Levin points out that when in doubt, refer to the Constitution itself. Those who feel fear at the prospect of an Article V Convention to propose amendments should rest easy. The Constitution itself says that it is for proposing amendments, not for rewriting the entire document. Secondly, the text says that the states will ratify the amendments in the same way that any other amendments are ratified. Finally, there should be an acknowledgement that the federal government is already lost, there should be no fear in trying to restore it. The Convention will succeed in restoring the Constitution or it won't. The process itself is the potential remedy.
Not only should there be no fear of a Convention, but there should be fear of doing nothing at all. The government is abandoning constitutional republicanism. The federal government will not reform itself, so it is up to the states to restore the republic lest it fall into total disrepair on its own.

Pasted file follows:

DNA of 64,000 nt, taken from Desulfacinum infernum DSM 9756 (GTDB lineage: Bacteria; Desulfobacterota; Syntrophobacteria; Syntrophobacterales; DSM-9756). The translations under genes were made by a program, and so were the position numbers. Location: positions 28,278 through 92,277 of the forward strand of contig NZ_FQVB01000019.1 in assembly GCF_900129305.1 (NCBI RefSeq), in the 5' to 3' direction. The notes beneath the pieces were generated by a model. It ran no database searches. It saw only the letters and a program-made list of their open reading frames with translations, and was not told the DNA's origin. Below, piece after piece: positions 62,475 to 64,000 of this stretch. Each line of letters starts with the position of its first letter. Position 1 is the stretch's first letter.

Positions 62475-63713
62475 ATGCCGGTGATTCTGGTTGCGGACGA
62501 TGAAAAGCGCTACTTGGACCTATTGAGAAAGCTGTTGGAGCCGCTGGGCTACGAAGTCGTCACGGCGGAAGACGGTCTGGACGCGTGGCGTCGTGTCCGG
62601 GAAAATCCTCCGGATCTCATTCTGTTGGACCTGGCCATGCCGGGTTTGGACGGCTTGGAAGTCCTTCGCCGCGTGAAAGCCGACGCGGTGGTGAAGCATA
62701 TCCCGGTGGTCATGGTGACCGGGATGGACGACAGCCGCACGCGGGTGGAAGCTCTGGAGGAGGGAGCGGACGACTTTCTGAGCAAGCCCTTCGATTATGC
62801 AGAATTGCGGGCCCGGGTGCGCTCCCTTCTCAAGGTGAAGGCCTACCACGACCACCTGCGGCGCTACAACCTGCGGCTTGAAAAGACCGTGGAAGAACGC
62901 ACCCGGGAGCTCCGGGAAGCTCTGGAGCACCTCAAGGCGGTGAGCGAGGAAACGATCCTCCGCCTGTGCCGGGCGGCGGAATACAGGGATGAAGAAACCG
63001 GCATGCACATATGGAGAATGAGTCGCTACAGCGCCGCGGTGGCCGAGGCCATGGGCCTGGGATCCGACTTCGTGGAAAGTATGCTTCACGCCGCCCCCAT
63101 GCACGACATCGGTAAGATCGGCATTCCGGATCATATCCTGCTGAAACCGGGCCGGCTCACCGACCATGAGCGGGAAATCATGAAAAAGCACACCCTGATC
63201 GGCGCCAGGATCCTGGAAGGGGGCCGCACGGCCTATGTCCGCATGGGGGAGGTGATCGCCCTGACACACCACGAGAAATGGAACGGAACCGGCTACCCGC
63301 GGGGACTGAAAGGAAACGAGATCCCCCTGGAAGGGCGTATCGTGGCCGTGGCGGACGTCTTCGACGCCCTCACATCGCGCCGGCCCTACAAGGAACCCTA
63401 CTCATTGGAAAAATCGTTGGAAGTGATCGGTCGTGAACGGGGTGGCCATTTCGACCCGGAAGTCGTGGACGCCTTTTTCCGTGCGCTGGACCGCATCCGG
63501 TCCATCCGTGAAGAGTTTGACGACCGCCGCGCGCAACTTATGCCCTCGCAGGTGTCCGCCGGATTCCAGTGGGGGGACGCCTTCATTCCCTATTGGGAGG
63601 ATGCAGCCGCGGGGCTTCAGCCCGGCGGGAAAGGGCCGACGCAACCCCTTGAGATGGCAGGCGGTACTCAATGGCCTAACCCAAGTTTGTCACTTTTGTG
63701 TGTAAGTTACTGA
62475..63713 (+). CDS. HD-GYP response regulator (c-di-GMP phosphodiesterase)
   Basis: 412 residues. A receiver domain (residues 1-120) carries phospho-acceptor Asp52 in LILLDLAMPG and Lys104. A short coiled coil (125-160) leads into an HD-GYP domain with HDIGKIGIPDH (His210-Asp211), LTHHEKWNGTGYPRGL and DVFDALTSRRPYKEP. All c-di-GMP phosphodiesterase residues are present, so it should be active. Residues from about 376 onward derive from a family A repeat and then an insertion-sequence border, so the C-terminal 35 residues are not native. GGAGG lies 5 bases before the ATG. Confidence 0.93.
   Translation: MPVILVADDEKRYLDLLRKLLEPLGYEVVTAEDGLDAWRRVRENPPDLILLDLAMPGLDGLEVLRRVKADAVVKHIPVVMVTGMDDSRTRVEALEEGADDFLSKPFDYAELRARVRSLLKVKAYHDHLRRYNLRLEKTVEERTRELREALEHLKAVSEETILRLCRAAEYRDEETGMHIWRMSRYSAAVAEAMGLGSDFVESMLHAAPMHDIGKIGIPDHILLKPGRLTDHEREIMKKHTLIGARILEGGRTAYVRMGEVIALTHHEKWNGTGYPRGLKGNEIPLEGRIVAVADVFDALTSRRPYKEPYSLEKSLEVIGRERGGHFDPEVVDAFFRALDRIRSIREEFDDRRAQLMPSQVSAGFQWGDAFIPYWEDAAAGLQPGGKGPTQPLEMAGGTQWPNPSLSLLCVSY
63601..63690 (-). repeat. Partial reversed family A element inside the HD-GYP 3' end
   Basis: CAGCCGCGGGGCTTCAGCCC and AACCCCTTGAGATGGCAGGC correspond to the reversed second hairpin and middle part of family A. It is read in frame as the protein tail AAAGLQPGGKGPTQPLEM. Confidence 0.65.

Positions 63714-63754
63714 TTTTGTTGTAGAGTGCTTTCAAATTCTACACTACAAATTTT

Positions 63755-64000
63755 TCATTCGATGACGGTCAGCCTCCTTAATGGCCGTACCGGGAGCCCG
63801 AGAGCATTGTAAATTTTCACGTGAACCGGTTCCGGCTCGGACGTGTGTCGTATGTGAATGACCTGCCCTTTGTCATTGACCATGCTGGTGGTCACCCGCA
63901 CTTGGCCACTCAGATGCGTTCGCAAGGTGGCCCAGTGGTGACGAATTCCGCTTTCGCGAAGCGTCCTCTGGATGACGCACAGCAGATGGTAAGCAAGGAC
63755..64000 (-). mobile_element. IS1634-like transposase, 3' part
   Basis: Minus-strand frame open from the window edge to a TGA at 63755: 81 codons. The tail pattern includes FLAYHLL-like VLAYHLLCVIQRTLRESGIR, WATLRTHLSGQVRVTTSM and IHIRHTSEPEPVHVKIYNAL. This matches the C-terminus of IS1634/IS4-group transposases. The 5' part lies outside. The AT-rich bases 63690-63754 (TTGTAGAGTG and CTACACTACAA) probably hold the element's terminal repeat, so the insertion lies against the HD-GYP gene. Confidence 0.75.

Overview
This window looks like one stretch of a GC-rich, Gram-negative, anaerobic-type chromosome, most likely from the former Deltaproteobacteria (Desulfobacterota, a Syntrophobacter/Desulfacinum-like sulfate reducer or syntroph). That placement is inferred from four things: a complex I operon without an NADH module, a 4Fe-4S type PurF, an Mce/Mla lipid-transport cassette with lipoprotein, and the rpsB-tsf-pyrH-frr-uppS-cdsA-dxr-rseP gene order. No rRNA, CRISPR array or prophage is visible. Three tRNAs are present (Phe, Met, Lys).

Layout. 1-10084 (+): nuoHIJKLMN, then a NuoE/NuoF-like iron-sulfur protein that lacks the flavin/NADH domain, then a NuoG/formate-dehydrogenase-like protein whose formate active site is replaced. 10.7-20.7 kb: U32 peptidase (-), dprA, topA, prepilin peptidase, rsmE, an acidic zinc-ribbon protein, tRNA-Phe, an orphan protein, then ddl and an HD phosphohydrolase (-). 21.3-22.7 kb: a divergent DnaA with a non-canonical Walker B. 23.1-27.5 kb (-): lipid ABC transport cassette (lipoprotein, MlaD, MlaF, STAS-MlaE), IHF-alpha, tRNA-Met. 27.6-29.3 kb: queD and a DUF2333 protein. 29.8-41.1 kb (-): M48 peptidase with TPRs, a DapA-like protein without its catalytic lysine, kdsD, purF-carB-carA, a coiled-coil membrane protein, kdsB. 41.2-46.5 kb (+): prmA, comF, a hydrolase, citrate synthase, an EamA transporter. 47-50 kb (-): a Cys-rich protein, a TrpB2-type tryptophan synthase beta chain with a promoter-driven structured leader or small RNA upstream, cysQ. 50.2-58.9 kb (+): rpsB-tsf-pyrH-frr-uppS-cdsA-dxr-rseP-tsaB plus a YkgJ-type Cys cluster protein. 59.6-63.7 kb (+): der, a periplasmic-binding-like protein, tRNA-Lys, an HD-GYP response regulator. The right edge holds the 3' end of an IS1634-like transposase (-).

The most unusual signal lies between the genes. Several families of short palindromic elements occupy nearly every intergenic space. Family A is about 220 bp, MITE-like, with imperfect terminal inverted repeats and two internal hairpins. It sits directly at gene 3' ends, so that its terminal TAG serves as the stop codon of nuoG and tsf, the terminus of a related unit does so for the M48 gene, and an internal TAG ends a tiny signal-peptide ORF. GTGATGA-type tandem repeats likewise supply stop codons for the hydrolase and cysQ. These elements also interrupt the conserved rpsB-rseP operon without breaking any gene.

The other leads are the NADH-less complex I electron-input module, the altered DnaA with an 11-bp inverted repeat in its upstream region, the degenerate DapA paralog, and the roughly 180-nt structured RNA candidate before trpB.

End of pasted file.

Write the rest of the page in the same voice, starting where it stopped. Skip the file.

One other thing--- I didn't know about the Anti-Federalist Papers. These were written in opposition to the adoption of the Constitution, and to counter the Federalist Papers, which I did know about. The Anti-Federalist Papers warned about the conditions that we find ourselves in today. We are being tested, if the Constitution cannot repair itself, it will have been found to be defective. The fitness of the people for self-rule will have been exposed as inadequate if we fail this test.
Most of the rest of the book covers his proposed amendments.